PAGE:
PNIRS 2012: Friday

Leukocyte Trafficking and Migration

For the immune system to work properly, leukocytes need to be able to detect pathogens and move to appropriate locations. This session discussed work about how regulators and consequences of the movement of immune cells. The first presentation (Stress-induced Redistribution of Immune Cells: From Barracks, to Boulevards, to Battlefields) by Firdaus Dhabhar laid out the movement of immune cells in response to stress.

Generally, leukocytes reside in “barracks” such as lymph nodes. This allows them to be exposed to many different cells and have a good chance of recognizing pathogens. Dr. Dhabhar presented data that when stressed, immune cells leave the “barracks” and migrate to locations in the body likely (evolutionarily) to be compromised such as the skin (imagine if you were running from a tiger, the skin would be the most likely to be compromised by damage or infection first). Immune cells move via the blood vessels, the “boulevards”. The data presented demonstrated that shortly (around 30 minutes) after a stressor, there are elevated levels of leukocytes in the peripheral blood; however, after 1-2 hours, levels begin to fall. Rather than indicating that immune cells are dying or returning to the “barracks”, this is because they are going into the skin, the likely “battlefields”. This is demonstrated first by the time course of the levels of leukocytes in peripheral blood peaking and then falling off. Corresponding to the fall off, there are increased reactions to skin tests, suggesting a localized increased immune reaction where it would be expected—in the skin (for example, see his 1999 paper, Enhancing versus suppressive effects of stress hormones on skin immune function). Suzi Hong talked about Mechanisms of Immune Cell Mobilization During Stress and presented data implicating the sympathetic nervous system and particularly an adrenergic mechanism involved in cell trafficking. E. S. Wohleb presented data suggesting that repeated social defeat (an aggressive mouse is placed in a cage with other mice for two hours and they are repeatedly defeated) increases migration of immune cells into the prefrontal cortex and this mediates the relationship of social defeat with anxiety-like behaviors in a mouse model.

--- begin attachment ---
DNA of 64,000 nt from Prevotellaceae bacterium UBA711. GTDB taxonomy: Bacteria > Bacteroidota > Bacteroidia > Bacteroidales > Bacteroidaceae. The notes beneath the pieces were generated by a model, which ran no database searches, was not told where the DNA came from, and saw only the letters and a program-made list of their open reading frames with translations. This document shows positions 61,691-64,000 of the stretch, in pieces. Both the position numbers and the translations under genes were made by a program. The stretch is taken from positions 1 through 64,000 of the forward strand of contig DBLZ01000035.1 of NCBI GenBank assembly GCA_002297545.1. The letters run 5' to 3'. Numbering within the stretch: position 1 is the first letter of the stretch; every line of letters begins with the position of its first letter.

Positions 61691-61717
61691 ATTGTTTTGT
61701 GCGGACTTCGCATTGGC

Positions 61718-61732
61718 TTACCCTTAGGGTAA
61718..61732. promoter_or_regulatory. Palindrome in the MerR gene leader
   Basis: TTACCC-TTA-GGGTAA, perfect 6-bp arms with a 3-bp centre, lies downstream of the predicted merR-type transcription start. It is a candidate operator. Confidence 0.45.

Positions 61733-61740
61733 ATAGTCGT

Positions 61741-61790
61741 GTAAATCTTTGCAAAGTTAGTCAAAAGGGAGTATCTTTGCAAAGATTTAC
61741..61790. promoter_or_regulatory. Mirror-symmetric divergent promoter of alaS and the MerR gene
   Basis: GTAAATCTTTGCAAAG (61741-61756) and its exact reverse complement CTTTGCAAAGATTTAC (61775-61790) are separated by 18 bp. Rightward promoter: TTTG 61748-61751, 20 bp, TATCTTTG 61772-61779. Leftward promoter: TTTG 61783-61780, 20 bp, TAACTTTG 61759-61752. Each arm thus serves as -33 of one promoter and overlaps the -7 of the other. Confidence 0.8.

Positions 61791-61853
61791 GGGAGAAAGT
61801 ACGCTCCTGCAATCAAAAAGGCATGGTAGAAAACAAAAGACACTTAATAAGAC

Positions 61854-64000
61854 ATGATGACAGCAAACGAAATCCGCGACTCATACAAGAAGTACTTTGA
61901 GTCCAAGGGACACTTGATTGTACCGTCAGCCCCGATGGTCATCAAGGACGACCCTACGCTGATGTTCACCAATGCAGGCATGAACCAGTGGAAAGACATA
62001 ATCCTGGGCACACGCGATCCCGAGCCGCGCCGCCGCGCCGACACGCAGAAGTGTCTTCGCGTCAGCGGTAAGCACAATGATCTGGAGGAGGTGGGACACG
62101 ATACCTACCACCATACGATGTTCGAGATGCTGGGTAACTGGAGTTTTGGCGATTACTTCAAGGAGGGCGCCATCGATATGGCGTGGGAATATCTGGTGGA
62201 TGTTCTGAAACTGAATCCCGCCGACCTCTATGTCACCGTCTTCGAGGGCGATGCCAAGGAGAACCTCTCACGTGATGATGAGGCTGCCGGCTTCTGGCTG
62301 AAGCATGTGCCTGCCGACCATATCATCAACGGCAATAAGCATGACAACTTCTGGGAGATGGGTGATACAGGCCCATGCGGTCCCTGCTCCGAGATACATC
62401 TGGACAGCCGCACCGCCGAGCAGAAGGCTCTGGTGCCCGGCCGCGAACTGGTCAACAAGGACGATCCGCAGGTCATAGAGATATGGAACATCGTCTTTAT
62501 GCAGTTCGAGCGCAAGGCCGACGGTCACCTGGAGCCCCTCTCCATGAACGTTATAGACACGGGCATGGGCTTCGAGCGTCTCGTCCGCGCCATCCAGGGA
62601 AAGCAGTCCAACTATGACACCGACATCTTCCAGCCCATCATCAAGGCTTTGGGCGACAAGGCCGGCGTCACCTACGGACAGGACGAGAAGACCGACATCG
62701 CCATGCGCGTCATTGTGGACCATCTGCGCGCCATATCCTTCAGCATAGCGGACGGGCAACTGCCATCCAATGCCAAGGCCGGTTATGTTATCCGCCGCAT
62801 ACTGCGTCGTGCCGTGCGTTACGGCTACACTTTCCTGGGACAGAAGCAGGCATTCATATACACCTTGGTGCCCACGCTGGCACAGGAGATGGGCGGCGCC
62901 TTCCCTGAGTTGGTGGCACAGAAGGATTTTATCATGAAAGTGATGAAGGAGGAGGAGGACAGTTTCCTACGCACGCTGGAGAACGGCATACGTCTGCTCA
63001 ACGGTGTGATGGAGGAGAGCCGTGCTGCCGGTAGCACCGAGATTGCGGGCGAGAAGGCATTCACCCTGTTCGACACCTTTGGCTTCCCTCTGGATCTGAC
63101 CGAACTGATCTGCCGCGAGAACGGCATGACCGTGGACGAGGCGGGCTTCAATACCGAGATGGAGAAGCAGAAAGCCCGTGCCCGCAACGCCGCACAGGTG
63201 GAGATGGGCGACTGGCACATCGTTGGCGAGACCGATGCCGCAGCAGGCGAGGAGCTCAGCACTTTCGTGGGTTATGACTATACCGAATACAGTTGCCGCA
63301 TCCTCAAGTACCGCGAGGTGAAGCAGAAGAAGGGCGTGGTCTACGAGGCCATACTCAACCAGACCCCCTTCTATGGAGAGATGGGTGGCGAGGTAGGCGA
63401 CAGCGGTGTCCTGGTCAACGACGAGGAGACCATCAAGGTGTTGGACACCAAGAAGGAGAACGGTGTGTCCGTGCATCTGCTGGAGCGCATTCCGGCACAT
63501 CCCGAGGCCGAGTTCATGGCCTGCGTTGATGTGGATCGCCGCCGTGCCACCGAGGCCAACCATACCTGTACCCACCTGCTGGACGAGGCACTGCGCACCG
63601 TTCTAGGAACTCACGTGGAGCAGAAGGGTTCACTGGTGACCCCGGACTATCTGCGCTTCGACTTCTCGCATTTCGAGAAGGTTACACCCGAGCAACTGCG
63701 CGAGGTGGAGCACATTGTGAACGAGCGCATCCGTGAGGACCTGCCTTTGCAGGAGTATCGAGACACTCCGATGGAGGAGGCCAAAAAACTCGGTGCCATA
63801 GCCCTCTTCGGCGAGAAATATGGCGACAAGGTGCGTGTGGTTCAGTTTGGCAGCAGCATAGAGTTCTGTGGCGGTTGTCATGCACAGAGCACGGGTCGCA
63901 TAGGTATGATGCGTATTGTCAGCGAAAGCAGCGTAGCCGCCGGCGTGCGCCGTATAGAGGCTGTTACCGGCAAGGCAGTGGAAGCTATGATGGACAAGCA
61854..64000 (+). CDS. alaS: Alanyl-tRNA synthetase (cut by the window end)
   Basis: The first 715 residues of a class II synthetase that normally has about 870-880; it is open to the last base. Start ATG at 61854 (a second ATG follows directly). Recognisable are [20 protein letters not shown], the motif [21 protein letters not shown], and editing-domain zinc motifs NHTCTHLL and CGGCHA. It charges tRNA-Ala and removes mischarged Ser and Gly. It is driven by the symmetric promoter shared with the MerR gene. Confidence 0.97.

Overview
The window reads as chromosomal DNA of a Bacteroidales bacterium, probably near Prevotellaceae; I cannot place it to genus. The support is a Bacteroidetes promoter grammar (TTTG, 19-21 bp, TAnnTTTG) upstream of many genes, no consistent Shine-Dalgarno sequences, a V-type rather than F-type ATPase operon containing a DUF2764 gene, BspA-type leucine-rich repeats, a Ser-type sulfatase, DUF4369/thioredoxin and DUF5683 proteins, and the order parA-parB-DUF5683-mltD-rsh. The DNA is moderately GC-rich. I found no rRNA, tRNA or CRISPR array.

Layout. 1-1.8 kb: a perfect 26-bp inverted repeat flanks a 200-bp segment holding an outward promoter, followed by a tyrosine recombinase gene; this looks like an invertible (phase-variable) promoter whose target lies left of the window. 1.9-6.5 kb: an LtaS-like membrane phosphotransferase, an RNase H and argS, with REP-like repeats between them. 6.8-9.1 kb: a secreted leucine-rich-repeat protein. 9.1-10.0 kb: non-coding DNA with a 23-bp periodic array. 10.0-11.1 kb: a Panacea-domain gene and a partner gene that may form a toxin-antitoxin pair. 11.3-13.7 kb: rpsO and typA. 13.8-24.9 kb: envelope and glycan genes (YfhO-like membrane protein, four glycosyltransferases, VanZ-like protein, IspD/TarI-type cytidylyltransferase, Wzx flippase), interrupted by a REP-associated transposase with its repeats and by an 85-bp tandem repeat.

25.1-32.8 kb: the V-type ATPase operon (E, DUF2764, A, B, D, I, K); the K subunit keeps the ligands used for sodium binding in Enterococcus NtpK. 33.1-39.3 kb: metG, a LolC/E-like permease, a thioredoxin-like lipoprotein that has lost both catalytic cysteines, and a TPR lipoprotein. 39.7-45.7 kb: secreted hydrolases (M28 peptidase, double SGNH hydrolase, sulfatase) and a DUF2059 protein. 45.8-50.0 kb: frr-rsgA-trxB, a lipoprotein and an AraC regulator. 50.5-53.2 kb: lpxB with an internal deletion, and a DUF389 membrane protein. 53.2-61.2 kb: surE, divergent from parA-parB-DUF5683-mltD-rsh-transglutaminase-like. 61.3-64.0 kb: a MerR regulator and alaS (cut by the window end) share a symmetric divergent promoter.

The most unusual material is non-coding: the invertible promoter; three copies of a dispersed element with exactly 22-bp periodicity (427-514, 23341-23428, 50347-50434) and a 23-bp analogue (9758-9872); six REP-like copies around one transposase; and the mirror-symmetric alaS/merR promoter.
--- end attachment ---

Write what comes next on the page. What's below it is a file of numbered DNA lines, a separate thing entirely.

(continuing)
Promoting Stress Resistance and Stress Resilience

This session examined processes presumably downstream of stress. The basic model was stress to inflammation to outcomes. Then interventions that alter stress should putatively change inflammation and have some effect on the outcome.

Michael Irwin talked about sleep and inflammation (Behavioral Control of Inflammation: Promoting Well-Being in Aging). Sleep disturbances are a sign of depression, but there is also evidence that they increase risk for depression or recurrence of a depressive episode. This effect may be mediated by sleep disturbances (“stress”) leading to increased inflammation, and inflammation induces so-called sickness behaviors that include many of the symptoms of depression. Dr. Irwin presented data that sleep disturbances drive change in TNF-α and IL-6 as well as gene expression and NFκB. The effect on inflammation is more robust in females, possibly explaining differences in rates of depression between males and females. A Tai Chi intervention in older adults reduced levels of IL-6 and improved sleep quality (moderated by initial severity), although it did not have effects on other measures of inflammation. Unclear what is special about IL-6. One implication is that it may be valuable to focus and treat people with sleep disturbances as people at risk for depression. Cognitive Behavioral Therapy (CBT) is effective for insomnia.